Buying a Los Angeles Home? How are you going to take Title?

Originally posted on February 15, 2013

You may be considering buying Los Angeles real estate and may have luckily have identified a home and gone into escrow.  Now you need to decide how you are going to take title, especially if you a taking it jointly. There are various way to take title, including:Decide how to take title when thinking of buying a Los Angeles home


  • A man or woman who is not married
    Example: John Doe, a single man.
  • An Unmarried Man/Woman
    A man or woman, who having been married, is legally divorced.
    Example: John Doe, an unmarried man.
  • A Married Man/Woman, as His/Her Sole and Separate Property
    When a married man or woman wishes to acquire title as their sole and separate property, the spouse must consent and relinquish all right, title and interest in the property by deed or other written agreement.
    Example: John Doe, a married man, as his sole and separate property.


  • Community Property
    Property acquired by husband and wife, or either during marriage, other than by gift, bequest, devise, descent or as the separate property of either is presumed community property.
    Example: John Doe and Mary Doe, husband and wife, as community property.
    Example: John Doe and Mary Doe, husband and wife.
    Example: John Doe, a married man
  • Joint Tenancy
    Joint and equal interests in land owned by two or more individuals created under a single instrument with right of survivorship.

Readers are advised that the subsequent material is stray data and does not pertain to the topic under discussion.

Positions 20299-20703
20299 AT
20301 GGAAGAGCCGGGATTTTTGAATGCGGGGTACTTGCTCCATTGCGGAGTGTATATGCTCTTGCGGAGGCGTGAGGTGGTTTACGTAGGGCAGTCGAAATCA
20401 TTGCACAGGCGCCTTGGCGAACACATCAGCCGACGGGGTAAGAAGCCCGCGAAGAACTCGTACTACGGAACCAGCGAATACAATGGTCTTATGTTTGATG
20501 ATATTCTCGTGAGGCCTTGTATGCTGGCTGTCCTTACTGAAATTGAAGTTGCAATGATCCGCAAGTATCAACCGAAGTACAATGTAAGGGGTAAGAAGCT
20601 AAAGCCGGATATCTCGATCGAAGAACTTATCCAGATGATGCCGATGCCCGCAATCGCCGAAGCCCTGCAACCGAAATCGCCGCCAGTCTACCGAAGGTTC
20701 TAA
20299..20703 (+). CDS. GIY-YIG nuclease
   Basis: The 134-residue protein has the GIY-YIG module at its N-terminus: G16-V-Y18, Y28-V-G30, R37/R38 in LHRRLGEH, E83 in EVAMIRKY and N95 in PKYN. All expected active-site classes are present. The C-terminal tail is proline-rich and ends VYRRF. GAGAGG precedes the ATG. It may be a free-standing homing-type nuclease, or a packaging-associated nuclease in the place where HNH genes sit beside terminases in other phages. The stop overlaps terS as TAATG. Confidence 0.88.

Example: John Doe and Mary Doe, husband and wife, as joint tenants.
  • Tenancy in Common
    Under tenancy in common, the co-owners own undivided interests; but unlike joint tenancy, these interests need not be equal in quantity and may arise at different times. There is no right of survivorship; each tenant owns an interest, which on his or her death vests in his or her heirs or devisee.
    Example: John Doe, a single man, as to an undivided 3/4th interest, and George Smith, a single man as to an undivided 1/4th interest, as tenants in common.
  • Trust
    Title to real property in California may be held in trust. The trustee of the trust holds title pursuant to the terms of the trust for the benefit of the trustor/beneficiary.

You are advised to consult your accountant or attorney when deciding how to take Title as there a significant legal consequences involved in the way you hold Title.

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